Fixed match probe useless
Ten months ago, Quilmes beat Racing, now a court decides to investigate a complaint made a week after match
Over 10 months ago, Quilmes beat Racing Club 1-0 in last year’s final championship, a result which helped to relegate Independiente for the first time. There is no doubt that the result was fixed with Racing Club wanting to lose so as to push Avellaneda rivals Independiente down, but only now, 10 months later, has a court decided to investigate an official complaint made a week after that match. That is another one of those stupid things done in the name of soccer — not the court investigation, but the timing.
The match should have been investigated, but to do it 10 months later is useless. Argentine FA chief Julio Grondona, former Racing Club president Gastón Cogorno, current Quilmes president Aníbal Fernández and former Racing Club coach Luis Zubeldía will be among those called to testify. None of them will say anything to help the investigation and if they knew of any arrangement, they will not say so. So what will happen? Nothing, as is usual with so many court cases.
But all this brings up the question which has always puzzled me. Why do fans of one club always hate the other club in their area so much to the point of wanting its relegation. Estudiantes’ Sebastián Verón, who played for years in Europe, mentioned the pointless rivalry in La Plata between fans of his club and Gimnasia y Esgrima which, as in similar situations elsewhere, has produced fighting, injuries and even deaths. Nobody took any notice and I feel it is the result of poor or lack of education and brain problems.
Goal that wasn’t
Last weekend saw another one of those cases where the referee decides a result. A goal was awarded by referee Fernando Echenique against River Plate although the ball had apparently not crossed the goal line completely as rules require. The linesman did not raise his flag and did not say anything either. The referee later admitted the mistake and both he and the linesman have been left out of next week’s matches, but what good does that do?
TV shots have also shown that River Plate goalkeeper Marcelo Barovero stopped with high ball, possibly behind the goal line and then pulled it back to put it on the line as he fell and one supposes that the goal-line technology being used in this year’s World Cup (and only in England’s rich Premier League while other big European leagues would not accept it) would have verified that. But this goal line technology is expensive and hardly comes into use. It was tried in last year’s Confederations Cup and never needed. Far more useful is the method favoured by the European Football Union (UEFA) of two extra referees standing on the goal lines which would also help to spot fouls inside the penalty area and grabbing of opponents, especially after corners and which the math referee does not see. There are complaints of mistakes after almost every match.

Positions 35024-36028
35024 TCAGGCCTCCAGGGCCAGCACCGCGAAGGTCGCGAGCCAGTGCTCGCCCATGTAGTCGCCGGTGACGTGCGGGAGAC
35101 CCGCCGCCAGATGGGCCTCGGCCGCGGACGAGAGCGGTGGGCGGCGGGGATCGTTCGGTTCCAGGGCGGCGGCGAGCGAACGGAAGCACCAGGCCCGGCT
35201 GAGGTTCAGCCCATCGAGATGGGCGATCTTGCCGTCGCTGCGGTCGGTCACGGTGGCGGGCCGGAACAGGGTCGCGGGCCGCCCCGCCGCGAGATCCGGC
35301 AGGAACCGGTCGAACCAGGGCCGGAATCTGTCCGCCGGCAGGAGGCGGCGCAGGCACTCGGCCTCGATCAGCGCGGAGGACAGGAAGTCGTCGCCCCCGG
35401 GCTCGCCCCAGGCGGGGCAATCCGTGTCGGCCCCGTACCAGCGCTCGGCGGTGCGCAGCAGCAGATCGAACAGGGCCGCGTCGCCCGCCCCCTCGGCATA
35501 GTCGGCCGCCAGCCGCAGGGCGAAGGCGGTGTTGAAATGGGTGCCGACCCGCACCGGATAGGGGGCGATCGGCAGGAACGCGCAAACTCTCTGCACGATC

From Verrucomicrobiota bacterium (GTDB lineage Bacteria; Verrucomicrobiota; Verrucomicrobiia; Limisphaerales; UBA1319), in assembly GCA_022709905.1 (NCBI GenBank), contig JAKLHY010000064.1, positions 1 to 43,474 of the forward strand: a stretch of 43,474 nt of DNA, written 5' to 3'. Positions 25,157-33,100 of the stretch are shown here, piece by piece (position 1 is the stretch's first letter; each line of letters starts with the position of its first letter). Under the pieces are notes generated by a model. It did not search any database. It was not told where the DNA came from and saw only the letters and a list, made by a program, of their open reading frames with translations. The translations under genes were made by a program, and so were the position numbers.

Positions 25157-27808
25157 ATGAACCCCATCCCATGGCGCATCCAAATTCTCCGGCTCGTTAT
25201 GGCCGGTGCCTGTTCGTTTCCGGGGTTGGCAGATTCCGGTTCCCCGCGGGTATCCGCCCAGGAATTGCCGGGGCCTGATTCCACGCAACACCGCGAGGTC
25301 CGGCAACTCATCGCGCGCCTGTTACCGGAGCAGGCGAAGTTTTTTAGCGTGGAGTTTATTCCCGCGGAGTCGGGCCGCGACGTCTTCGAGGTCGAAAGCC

On asking the AFA what was gong to be done about this problem here, the answer was that here were no plans and there were more important problems to fix before this. One wonders what these more important problems are as nothing seems to get fixed these days.
In fact, technology seems to be conspicuous by its absence in local soccer. Cameras directed at spectators to pick out trouble don’t seem to be working properly whenever really needed. The electronic AFAPlus ticket system to enter stadiums, which has been promised for the last seven years, is still not in use, etc.
Want visitors back
The government wants the ban on fans of visiting teams lifted for next season, but in a meeting at the AFA this week, (in)security secretary Sergio Berni mentioned that would not be possible until 2015. Soccer should always be played in front of fans of both teams, but how does Berni calculate reasons for which visiting fans were banned will be different in 2015 than now if nothing is being done to get rid of hooligans. Berni has also always said that one of the conditions is that the AFAPlus ticket system is up and working at all stadiums.
The people in charge of making it work are blaming private firms involved and the Buenos Aires City government for not authoring certain works. Blaming Buenos Aires Mayor Mauricio Macri is a favourite pastime. But why not blame club officials who are not all that keen to get it started. They don’t want to keep their hooligans out and save money by not having to pay them travel expenses to go to away matches. They also save money by having to pay for less police to keep order, and money seems to be more important to them than club members.
On the other hand, that idea of keeping visiting team fans out is all rubbish. In all matches there are visiting team fans. Clubs sell them tickets as “neutrals” at much higher prices. People even get in to see matches which, for disciplinary reasons, are supposed to be played behind “closed doors” which however are slightly open.
In the recent Quilmes v Boca Juniors match, for example, there were at least 250 spectators and it’s the same at other matches ordered to play without spectators.
The agreement to bring forward elections at Independiente to July in exchange for badly needed cash from an opposition group including union boss Hugo Moyano (10 million pesos in five installments) was finally agreed, but the actual signing was delayed. First, the present committee wanted guarantees that the money had been deposited — always a thorny point. Then it wanted to stay until September, followed by differences over the actual election date (only a one-week difference) which was difficult to understand. But the rumour persisted that the government had told current president Javier Cantero, to hang on, supposedly to keep out opposition CGT boss Moyano.